The leader of Al-Qaeda’s branch in Yemen said in a statement aired on the branch’s propaganda outlet that his group has formed alliances with other Sunni jihadists in the country, including the Muslim Brotherhood.
From the Associated Press report:
“‘We fight along all Muslims in Yemen, together with different Islamic groups,’ he said, adding that his followers have teamed up with an array of factions — including the ultraconservative Salafis, ‘the Muslim Brotherhood and also our brothers among the sons of (Sunni) tribes’ — against Yemen’s Shiite rebels known as Houthis.”
Al-Qaeda’s links to the Yemeni branch in the Muslim Brotherhood go far back, particularly through a jihadist cleric named Abdul-Majeed al-Zindani. He is a co-founder of the Brotherhood’s party in the country which is called Islah.
Zindani was deeply involved in the top tier of the international jihadist network that included Osama Bin Laden. Before his death, Bin Laden picked Yemen as the best “launching point” for establishing a theocratic Islamic State. He was undoubtedly aware of the Brotherhood cleric’s role in creating that environment and thankful for it.
A 1993 State Department report said he was part of a circle of leaders with a “close working relationship” that included the “Blind Sheikh” who inspired the 1993 World Trade Center bombing; Hasan al-Turabi, a Muslim Brotherhood cleric in Sudan who has been called the ““Pope of Terrorism;” Afghanistan-based jihadist Gulbuddin Hekmatyar and Sheikh Gilani, leader of Jamaat ul-Fuqra, now known as Muslims of America.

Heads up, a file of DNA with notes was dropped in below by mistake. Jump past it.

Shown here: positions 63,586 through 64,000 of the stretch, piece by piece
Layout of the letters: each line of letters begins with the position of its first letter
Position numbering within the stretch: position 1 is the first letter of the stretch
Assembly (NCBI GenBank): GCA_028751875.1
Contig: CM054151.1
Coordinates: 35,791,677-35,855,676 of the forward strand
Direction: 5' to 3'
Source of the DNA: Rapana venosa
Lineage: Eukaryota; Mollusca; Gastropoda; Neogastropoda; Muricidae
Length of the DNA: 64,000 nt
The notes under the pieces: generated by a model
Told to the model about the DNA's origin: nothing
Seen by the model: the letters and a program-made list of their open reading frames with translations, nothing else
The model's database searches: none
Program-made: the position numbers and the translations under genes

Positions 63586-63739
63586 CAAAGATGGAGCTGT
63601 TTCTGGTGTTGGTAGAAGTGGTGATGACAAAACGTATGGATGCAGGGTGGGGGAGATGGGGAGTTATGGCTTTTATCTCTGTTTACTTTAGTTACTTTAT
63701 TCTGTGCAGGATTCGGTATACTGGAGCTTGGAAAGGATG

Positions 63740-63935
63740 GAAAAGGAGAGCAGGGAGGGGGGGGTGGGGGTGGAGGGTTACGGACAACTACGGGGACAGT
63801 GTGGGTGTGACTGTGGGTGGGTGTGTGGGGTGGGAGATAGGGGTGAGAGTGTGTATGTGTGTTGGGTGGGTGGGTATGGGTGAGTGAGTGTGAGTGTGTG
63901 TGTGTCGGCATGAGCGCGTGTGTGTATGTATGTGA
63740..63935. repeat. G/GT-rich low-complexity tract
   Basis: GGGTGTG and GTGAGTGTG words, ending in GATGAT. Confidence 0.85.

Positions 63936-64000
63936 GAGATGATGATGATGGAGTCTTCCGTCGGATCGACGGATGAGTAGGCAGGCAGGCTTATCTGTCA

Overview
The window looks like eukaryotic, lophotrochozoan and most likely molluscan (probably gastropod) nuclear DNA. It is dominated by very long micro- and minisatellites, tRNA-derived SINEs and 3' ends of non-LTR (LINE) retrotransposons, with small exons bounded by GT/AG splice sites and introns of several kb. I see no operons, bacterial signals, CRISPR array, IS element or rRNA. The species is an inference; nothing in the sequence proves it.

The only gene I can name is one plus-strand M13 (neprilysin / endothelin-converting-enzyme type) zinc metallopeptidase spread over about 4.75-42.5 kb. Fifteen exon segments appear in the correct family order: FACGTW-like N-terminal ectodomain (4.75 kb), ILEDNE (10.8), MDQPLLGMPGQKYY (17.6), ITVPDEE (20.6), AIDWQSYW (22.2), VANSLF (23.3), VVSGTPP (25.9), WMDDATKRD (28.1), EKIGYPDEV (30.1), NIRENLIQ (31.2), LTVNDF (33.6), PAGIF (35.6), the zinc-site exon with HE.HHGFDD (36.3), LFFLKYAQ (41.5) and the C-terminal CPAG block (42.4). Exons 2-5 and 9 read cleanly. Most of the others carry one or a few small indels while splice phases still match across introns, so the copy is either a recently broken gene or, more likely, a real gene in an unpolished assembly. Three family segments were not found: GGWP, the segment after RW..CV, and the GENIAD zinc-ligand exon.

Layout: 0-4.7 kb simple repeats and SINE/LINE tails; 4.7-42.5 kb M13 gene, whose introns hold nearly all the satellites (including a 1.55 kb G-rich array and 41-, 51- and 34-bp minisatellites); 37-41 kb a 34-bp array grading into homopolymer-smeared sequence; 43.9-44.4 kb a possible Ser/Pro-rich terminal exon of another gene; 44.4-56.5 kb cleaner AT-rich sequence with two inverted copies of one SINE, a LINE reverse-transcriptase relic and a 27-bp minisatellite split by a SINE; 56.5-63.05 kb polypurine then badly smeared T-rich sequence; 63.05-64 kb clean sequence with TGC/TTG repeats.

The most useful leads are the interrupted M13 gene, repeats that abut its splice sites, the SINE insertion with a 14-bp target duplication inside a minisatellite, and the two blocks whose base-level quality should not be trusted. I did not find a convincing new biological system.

In 2004, the U.S. Treasury Department named Zindani as a “Specially Designated Global Terrorist” because of his involvement with Bin Laden and Al-Qaeda. The department said he was linked to Ansar al-Islam, a Kurdish terrorist group in Iraq loyal to Al-Qaeda, and leads a radical university in Yemen known for producing terrorists.
A U.S. federal court said Zindani coordinated the bombing of the USS Cole in 2000 and a lawsuit accuses him of having personally chosen the two suicide bombers for the attack.
Senior Al-Qaeda operative Anwar al-Awlaki found shelter with the Brotherhood in Yemen. He hid in three homes owned by Islah members before he was killed by an American drone. One home belonged to Amin al-Okaimi, the chairman of Islah. The second safehouse was owned by al-Awlaki’s driver, whose brother is a high-level Islah official. The third house belonged to Zindani.
Trump Administration is examining whether or not to designate the Brotherhood as a Foreign Terrorist Organization. If it doesn’t designate the Brotherhood as a whole, surely it can designate individual branches. After all, the Palestinian wing—Hamas—has been designated since 1997.
At the very least, the State Department should designate the Yemeni Muslim Brotherhood for its close ties to Hamas and Al-Qaeda, as now publicly confirmed by the Al-Qaeda in the Arabian Peninsula affiliate in Yemen.
Ryan Mauro is ClarionProject.org’s Shillman Fellow and national security analyst and an adjunct professor of counter-terrorism. He is frequently interviewed on top-tier television and radio. To invite Ryan to speak, please contact us.